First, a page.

Ray Kane, |
The Legendary Ray Kane:
Old Style Slack-Key
The Legendary Leonard Kwan:
The Complete Early Recordings
In 1958 Margaret Williams, a Florida woman transplanted to Hawaii, established the Tradewinds label to record native musicians who played in traditional styles. Her favorite was the slack-key guitar (ki ho'alu), a music sometimes known as "Hawaiian cowboy" (paniolo). That phrase has literal meaning. Ki ho'alu traces back to the first half of the 19th century, when Hawaiians working on the island's big ranches, trying to imitate the sounds of guitar-playing Mexican vaqueros imported for their cattle-herding skills, more or less accidentally created their own distinctive sound.
Slack-key, however, was considered a private business, seldom performed in public and played only for parties of friends or within the family circle. Other kinds of Hawaiian folk and popular music became widely known on the mainland (especially after 1915, when the Panama-Pacific International Exposition in San Francisco introduced Hawaiian musicians to a larger audience). But the unique and beautiful slack-key -- so called because players loosened the strings to play it -- remained obscure until Williams's label showcased it and a new generation of performers sought a wider (and paying) audience. In Charles Philip "Gabby" Pahinui (1921-1980), slack-key got its first star. By the latter 1970s Pahinui was recording with no less than Ry Cooder, who characterized him as possibly the best guitarist he had ever heard.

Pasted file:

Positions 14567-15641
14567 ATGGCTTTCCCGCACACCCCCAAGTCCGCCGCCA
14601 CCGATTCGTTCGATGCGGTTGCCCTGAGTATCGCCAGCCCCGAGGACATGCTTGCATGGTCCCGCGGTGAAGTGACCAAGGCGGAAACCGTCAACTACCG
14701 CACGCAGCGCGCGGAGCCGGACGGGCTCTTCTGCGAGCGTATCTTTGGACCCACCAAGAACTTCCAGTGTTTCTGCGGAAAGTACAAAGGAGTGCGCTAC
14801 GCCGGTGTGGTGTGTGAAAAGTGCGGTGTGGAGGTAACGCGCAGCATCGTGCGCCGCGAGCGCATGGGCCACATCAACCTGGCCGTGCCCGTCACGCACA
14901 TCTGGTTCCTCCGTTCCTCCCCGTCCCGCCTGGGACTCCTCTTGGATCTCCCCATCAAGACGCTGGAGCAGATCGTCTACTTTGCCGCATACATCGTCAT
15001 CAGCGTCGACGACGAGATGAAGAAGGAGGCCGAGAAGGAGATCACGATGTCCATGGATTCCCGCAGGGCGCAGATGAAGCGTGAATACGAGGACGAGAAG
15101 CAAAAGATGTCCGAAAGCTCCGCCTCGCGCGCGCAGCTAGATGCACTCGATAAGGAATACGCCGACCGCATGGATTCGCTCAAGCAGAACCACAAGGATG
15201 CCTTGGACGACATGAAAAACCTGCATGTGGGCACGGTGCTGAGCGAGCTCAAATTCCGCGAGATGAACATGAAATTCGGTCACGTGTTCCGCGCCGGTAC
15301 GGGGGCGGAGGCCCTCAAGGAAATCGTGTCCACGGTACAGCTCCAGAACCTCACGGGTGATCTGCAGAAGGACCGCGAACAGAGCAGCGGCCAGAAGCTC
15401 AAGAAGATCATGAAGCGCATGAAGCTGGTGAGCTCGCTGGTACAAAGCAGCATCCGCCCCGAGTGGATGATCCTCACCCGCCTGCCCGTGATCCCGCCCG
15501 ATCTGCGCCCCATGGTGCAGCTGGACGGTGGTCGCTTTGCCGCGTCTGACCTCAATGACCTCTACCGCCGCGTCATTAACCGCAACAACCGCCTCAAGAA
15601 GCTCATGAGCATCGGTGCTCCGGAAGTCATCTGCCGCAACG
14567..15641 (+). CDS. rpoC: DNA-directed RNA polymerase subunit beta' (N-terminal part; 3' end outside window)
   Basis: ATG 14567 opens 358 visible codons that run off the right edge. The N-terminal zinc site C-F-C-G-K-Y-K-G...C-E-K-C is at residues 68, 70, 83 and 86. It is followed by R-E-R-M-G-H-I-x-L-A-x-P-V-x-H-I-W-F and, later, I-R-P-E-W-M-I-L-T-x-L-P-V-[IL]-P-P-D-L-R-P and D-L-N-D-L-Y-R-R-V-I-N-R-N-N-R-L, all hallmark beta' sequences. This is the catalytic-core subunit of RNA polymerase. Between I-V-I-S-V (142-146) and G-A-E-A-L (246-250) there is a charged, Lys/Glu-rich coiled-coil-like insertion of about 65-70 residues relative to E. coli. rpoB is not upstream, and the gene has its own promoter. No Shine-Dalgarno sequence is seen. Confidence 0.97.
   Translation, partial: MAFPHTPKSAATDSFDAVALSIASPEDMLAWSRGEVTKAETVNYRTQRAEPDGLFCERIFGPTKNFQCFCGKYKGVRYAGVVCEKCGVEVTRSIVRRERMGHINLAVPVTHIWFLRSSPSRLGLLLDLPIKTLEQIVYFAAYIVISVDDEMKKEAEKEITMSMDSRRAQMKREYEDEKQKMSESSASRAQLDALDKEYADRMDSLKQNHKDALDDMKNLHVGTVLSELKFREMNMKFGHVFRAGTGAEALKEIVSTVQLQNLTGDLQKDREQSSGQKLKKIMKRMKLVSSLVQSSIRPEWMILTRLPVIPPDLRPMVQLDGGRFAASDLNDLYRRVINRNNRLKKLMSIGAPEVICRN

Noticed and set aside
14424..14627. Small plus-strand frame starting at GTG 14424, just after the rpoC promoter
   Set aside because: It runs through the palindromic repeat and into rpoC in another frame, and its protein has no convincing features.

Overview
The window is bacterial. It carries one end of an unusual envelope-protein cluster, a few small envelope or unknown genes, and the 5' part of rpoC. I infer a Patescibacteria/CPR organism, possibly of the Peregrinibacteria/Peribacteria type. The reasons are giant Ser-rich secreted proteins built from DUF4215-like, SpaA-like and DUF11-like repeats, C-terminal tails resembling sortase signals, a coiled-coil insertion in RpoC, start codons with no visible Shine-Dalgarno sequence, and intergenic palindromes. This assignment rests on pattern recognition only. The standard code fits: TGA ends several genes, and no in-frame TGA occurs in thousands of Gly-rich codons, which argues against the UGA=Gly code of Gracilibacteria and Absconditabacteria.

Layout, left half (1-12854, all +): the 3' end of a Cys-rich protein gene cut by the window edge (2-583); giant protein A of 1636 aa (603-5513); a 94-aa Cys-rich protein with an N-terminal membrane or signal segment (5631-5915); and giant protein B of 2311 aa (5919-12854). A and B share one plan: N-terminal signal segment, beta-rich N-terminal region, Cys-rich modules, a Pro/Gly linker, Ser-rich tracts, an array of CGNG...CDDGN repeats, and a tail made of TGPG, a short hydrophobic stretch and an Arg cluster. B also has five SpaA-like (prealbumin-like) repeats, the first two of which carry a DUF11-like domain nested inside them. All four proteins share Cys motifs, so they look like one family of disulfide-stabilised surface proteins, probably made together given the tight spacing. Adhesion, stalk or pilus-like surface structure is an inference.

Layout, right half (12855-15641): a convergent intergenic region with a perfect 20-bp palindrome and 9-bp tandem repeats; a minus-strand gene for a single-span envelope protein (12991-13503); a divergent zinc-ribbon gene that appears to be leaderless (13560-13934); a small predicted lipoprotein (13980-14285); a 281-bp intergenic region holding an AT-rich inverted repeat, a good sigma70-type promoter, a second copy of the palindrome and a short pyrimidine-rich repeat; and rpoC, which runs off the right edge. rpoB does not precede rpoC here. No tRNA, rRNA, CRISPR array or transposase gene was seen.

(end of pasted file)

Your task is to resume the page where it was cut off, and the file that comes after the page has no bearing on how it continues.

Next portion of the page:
Ray Kane (pronounced Kah-NAY) and Leonard Kwan, both slightly younger than Pahinui, are also among the tradition's acknowledged masters. Born in 1931, Kwan died in 2000 but left a store of grand recordings, of which this welcome reissue documents the first, from discs waxed from the late 1950s to the early 1970s. It opens with his original "Hawaiian Chimes," from a 1957 45 on the local Island label, and goes on to a range of instrumentals, a few of non-Hawaiian origin (the 1873 parlor weeper "Silver Threads Among the Gold"), but all sounding very much part of a single musical vision. As he does for the Kane companion disc, George Winston provides detailed technical notes for hard-core guitar nerds. The rest of us need only listen to marvel at Kwan's overpowering gift. Besides being a wonderfully fluid, soulful guitar player, Ray Kane (b. 1925) possesses a haunting, high-tenor voice with which he covers traditional standards such as "Wai O Ke Aniani," "Hi'ilawe" and "Hawaiian Reverie."
Hearty thanks to Cord International for making this seminal American music available to all of us. My own favorite of these two is Kane's, probably because I love his singing so much. But for all real-world purposes, there is no artistic distance worth mentioning between the two. Each has his own take, differing but equally noble, on an exquisite tradition.